Mechanics Wikipedia

Hamiltonian mechanics - Wikipedia.

Hamiltonian mechanics emerged in 1833 as a reformulation of Lagrangian mechanics.Introduced by Sir William Rowan Hamilton, Hamiltonian mechanics replaces (generalized) velocities ? used in Lagrangian mechanics with (generalized) momenta.Both theories provide interpretations of classical mechanics and describe the same physical ....

https://en.wikipedia.org/wiki/Hamiltonian_mechanics.

Fracture mechanics - Wikipedia.

Fracture mechanics is the field of mechanics concerned with the study of the propagation of cracks in materials. It uses methods of analytical solid mechanics to calculate the driving force on a crack and those of experimental solid mechanics to characterize the material's resistance to fracture.. Theoretically, the stress ahead of a sharp crack tip becomes infinite and cannot be ....

https://en.wikipedia.org/wiki/Fracture_mechanics.

Classical mechanics - Wikipedia.

Classical mechanics is a physical theory describing the motion of macroscopic objects, from projectiles to parts of machinery, and astronomical objects, such as spacecraft, planets, stars, and galaxies.For objects governed by classical mechanics, if the present state is known, it is possible to predict how it will move in the future (determinism), and how it has moved in the ....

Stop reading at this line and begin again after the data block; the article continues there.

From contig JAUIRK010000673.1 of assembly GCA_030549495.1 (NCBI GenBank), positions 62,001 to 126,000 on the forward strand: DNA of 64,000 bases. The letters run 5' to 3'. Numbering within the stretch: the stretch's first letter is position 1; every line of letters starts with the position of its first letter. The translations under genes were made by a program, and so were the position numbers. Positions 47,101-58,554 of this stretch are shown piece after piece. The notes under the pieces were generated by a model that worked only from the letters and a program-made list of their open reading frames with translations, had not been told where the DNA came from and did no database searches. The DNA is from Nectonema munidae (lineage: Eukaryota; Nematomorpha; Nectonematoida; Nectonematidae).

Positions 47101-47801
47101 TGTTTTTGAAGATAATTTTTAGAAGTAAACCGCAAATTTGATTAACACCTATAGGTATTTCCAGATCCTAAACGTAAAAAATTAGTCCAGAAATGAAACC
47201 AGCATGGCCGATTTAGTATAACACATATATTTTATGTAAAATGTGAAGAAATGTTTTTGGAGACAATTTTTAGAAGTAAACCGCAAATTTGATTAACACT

https://en.wikipedia.org/wiki/Classical_mechanics.

Couple (mechanics) - Wikipedia.

In mechanics, a couple is a system of forces with a resultant (a.k.a. net or sum) moment but no resultant force.. A better term is force couple or pure moment.Its effect is to create rotation without translation.In rigid body mechanics, force couples are free vectors, meaning their effects on a body are independent of the point of application.. The resultant moment of a couple is called a ....

https://en.wikipedia.org/wiki/Couple_(mechanics).

Center of pressure (fluid mechanics) - Wikipedia.

The center of pressure is the point where the total sum of a pressure field acts on a body, causing a force to act through that point. The total force vector acting at the center of pressure is the value of the integrated vectorial pressure field. The resultant force and center of pressure location produce equivalent force and moment on the body as the original pressure field..

https://en.wikipedia.org/wiki/Center_of_pressure_(fluid_mechanics).

Mike + The Mechanics (1985 album) - Wikipedia.

Mike + The Mechanics is the debut album by the Genesis bassist and guitarist Mike Rutherford's band Mike + The Mechanics in 1985. The album reached number 26 on the Billboard 200 album charts and had three hit singles. "Silent Running", featuring lead vocals by Paul Carrack, and the uptempo "All I Need Is a Miracle", featuring lead vocals by Paul Young, both reached the top ....